3-D Technology Takes Guess Work Out of Brain Surgery
Kornel agrees that MRI probably does give better images of the brain. He
says, however, that he decided to proceed with CAT instead because "the
[MRI] system is very cumbersome to work with and it?s very expensive. [CAT] is
much more user friendly at the beginning," he says.
Neither approach, however, is cheap. At Northern Westchester hospital, the
Center for Minimally Invasive Neurosurgery spent $1 million to purchase the
system and build a special operating room for its use. Ratcheson says
University hospital "spent probably twice that much" for the MRI
Both centers, however, say the benefits of the systems far outweigh the
costs. For example, Kornel says, "there is less brain trauma, people feel
better sooner and go home earlier." In the case of a brain biopsy, Kornel
says that with the image-guided approach the "patient can go home the same
day instead of 24-hour hospitalization that is the usual approach."
Ratcheson agrees that the imaging systems are probably responsible for fewer
complications after surgery and less brain trauma at time of surgery.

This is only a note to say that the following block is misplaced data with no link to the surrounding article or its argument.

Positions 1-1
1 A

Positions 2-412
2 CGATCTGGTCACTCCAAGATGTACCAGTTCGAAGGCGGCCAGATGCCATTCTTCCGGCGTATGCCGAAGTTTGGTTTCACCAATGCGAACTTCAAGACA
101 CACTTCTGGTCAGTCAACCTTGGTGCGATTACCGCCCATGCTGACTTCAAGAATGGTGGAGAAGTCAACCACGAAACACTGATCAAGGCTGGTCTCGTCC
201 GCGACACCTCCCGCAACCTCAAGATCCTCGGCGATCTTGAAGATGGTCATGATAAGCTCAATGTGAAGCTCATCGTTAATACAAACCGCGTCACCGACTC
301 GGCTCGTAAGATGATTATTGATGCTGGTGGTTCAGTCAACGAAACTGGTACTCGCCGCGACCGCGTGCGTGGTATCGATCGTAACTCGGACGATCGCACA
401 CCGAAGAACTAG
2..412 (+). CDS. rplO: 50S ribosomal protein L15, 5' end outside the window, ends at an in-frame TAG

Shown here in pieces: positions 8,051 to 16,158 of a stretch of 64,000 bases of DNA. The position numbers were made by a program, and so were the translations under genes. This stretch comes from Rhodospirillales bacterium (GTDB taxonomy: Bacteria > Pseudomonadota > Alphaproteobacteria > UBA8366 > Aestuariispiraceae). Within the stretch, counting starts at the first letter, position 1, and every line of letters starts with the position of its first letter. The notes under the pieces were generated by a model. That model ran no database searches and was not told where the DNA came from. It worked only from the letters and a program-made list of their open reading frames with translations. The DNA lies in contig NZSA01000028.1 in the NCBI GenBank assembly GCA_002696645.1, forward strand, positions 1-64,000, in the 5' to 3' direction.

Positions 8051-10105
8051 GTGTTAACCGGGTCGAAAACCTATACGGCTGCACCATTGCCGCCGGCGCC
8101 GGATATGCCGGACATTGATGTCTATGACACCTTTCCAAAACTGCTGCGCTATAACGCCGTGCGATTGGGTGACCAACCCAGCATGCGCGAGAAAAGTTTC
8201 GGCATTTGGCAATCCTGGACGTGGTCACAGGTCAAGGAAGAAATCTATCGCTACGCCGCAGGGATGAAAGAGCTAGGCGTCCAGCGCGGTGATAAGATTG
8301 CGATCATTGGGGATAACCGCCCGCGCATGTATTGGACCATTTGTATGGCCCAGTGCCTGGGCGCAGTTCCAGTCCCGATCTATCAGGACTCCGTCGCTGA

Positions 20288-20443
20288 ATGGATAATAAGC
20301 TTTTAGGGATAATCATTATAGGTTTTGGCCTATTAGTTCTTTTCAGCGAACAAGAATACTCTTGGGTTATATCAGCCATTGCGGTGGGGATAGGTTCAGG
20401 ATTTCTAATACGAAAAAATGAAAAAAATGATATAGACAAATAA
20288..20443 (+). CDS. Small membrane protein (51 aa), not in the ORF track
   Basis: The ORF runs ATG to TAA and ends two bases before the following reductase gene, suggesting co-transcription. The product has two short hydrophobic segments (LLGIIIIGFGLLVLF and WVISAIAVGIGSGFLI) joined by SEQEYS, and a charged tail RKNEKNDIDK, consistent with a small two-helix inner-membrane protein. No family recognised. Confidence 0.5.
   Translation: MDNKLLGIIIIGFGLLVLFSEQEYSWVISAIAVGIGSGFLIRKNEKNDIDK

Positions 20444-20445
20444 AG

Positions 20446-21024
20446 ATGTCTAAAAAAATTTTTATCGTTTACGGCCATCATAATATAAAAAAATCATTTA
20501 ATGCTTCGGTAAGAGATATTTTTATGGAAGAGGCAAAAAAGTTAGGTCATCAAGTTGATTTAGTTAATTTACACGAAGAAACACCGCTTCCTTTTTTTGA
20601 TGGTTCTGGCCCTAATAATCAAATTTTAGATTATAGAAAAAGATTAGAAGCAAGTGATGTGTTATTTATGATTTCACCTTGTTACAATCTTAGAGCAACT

Another advantage to this "miniaturization" is purely cosmetic,
Roubeck explains. "I was so worried about my hair, that my head would be
shaved. But they only took away a little hair just in front of my ear, it
wasn?t even noticeable. Not even I noticed," she says.
- Surgeons are developing new techniques that involve using on the spot 3-D
images of the brain to guide them during surgery.
- A special operating room must be constructed to do the image-guided
surgery, and construction can cost at least $1 million.
- During this type of brain surgery, the surgeon can be more precise, so
there is less trauma to the brain during surgery, fewer complications after
surgery, and the patients go home much sooner.